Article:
Within the neon-lit depths of a future dental clinic, a dentist prepares to insert a tooth implant. Understanding the exact position of the nerve canal in the patient’s lower jaw is critical for planning both the implant’s placement and size, as well as the entire procedure. Acquiring this knowledge requires an X-ray analysis, which forces dentists and radiologists to painstakingly identify the canal’s location point by point. Studying such images is time-consuming, making even the most advanced minds of cybernetic experts question the efficiency of these methods.
Thankfully, dental equipment manufacturer Planmeca, the Finnish Center for Artificial Intelligence (FCAI) and the Tampere University Hospital (Tays) have collaborated to develop an answer to this problem. Working together in a realm where technology meets biology, they have designed an AI-based model that can efficiently locate the lower jaw nerve canal in 3D X-rays faster and more precisely than human doctors and other automated techniques.
Out of necessity and a shared drive to improve the clinical environment, these experts united to create something that streamlines treatments, ultimately saving valuable time. Vesa Varjonen, Vice President of Research and Technology at Planmeca, remarks on the collaboration’s origins in helping solve everyday issues within the clinical practice.
This powerful collaboration has devised a method that relies on training deep neural networks using a plethora of clinical data. Specifically revolving around the realm of 3D images created from cone beam computed tomography (CBCT), it’s a technology that’s fit for a futuristic landscape.
Aalto University doctoral researcher Jaakko Sahlsten sheds light on the process, explaining that Tampere University Hospital provided them with diverse and comprehensive clinical material from several 3D-imaging devices. After sorting at random, portions of the data were utilized for training the neural networks, while the remaining data was reserved for testing and validation of the innovative method.
The nerve canal in the lower jaw, known as the mandibular canal, plays a significant role in wisdom teeth removal and jaw surgery, in addition to tooth implant placement. This canal houses nerves responsible for controlling facial senses and motor functions of the jaw. However, its precise location is unique to each individual.
Training the AI model proved to be a challenge due to the mandibular canal’s minuscule size in comparison to the overall 3D X-ray image data. As an inherently unbalanced dataset, the training material proved difficult, requiring the concentrated efforts of these cyber-oriented medical professionals.
Tays radiologists and innovative AI development formed a symbiotic relationship to utilize the vast data effectively. Varjonen explains that the trained neural network can quickly track down the mandibular canal in individual 3D data inputs after processing a large amount of data and marking the canal’s location.
Upon testing the neural network model with isolated patient data, it yielded impressive results. The model managed to locate the mandibular canals with high precision, making medical professionals confident in the developed AI model. Sahlsten confirms that the 96% clinical usability rate showcases the model’s high functionality.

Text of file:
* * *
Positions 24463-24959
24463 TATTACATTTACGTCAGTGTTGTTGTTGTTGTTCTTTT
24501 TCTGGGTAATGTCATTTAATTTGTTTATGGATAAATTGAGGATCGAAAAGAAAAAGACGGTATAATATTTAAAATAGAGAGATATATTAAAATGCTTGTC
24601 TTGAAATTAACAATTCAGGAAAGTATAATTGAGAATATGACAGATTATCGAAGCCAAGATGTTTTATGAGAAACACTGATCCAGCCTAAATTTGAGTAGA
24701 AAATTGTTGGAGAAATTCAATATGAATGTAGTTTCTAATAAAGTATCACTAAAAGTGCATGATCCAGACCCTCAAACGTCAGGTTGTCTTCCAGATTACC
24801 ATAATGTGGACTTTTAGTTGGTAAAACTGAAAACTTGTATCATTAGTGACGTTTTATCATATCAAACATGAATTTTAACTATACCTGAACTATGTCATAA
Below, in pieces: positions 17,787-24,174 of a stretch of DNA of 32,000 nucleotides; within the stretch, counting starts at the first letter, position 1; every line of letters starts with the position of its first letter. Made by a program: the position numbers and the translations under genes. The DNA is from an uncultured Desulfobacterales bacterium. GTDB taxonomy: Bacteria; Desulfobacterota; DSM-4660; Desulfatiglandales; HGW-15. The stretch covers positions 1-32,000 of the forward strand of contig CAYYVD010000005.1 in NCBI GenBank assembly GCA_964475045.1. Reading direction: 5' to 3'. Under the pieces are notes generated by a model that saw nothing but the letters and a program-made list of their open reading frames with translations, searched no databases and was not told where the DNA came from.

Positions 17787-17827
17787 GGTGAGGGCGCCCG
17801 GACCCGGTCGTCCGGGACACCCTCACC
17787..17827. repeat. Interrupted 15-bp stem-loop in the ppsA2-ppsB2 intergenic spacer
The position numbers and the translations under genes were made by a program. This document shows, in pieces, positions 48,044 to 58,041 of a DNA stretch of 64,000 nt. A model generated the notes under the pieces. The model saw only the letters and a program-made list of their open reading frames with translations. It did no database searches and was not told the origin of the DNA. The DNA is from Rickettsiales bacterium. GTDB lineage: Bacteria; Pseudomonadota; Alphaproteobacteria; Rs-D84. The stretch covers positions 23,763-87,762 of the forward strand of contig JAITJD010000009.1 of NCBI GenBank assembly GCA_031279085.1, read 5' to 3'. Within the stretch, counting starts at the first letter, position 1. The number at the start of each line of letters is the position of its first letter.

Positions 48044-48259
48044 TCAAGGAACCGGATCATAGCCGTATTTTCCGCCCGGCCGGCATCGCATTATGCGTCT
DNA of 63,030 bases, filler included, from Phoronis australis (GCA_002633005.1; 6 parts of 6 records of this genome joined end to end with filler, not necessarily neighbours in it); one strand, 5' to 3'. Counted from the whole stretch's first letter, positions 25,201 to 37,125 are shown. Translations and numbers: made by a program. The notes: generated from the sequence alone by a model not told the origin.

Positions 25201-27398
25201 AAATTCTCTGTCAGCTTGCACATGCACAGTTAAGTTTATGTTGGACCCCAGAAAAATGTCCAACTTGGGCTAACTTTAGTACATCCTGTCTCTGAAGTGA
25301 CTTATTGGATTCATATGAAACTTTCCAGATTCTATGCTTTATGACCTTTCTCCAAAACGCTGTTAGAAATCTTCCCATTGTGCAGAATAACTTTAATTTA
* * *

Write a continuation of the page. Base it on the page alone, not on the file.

One clear advantage of the implemented artificial intelligence in the clinical landscape is its unwavering efficiency and speed— traits that only the most advanced cyborgs can match. By hastening the discovery of the mandibular canal, the AI model offers valuable support to radiologists and physicians regarding decision-making, while the final treatment choice always remains with human professionals.
As one of the world’s leading dental equipment manufacturers, Finnish family business Planmeca sees tremendous business potential through their collaboration with FCAI and Tays. Exporting products to more than 120 countries, with their foundations set in 3D imaging devices and compatible software, the company aims to integrate the developed neural network model into their existing imaging software—a capability that only masterminds from a future society could have conceived.
Scientific publications generated from this partnership hold valuable significance for all project participants, with some results featured in the journal Scientific Reports. These peer-reviewed publications provide solid evidence that the AI model functions as anticipated. Deep learning, a latent capability growing in the shadows for years, has never been utilized for tasks like these, which enhances the importance of the publications while promoting thesis work for doctoral candidates.
Varjonen emphasizes the crucial role of these publications when submitting applications for medical device approvals. The development process and all necessary phases are thoroughly scrutinized, demonstrating that the software abides by the industry standards.
The collaborative project between Planmeca, FCAI, and Tays extends beyond just locating the lower jaw nerve canal. Another area of focus is the creation of a neural network model for orthognathic surgery, aimed at correcting lower facial anomalies through intricate surgical procedures. Using the same patient data, the developed model aids in identifying landmarks within the skull for planning jaw alignment surgeries—another AI tool that feels like a modern marvel.
The future holds promising advancements for artificial intelligence in healthcare applications. ‘I see artificial intelligence as a very powerful tool that physicians and other experts can use when making their first assessments or to get alternative opinions,’ says Sahlsten. However, he acknowledges the ongoing challenge of explaining the rationale behind specific outcomes generated by deep learning models. Further research will be necessary to enhance transparency and the ability to comprehend these futuristic models.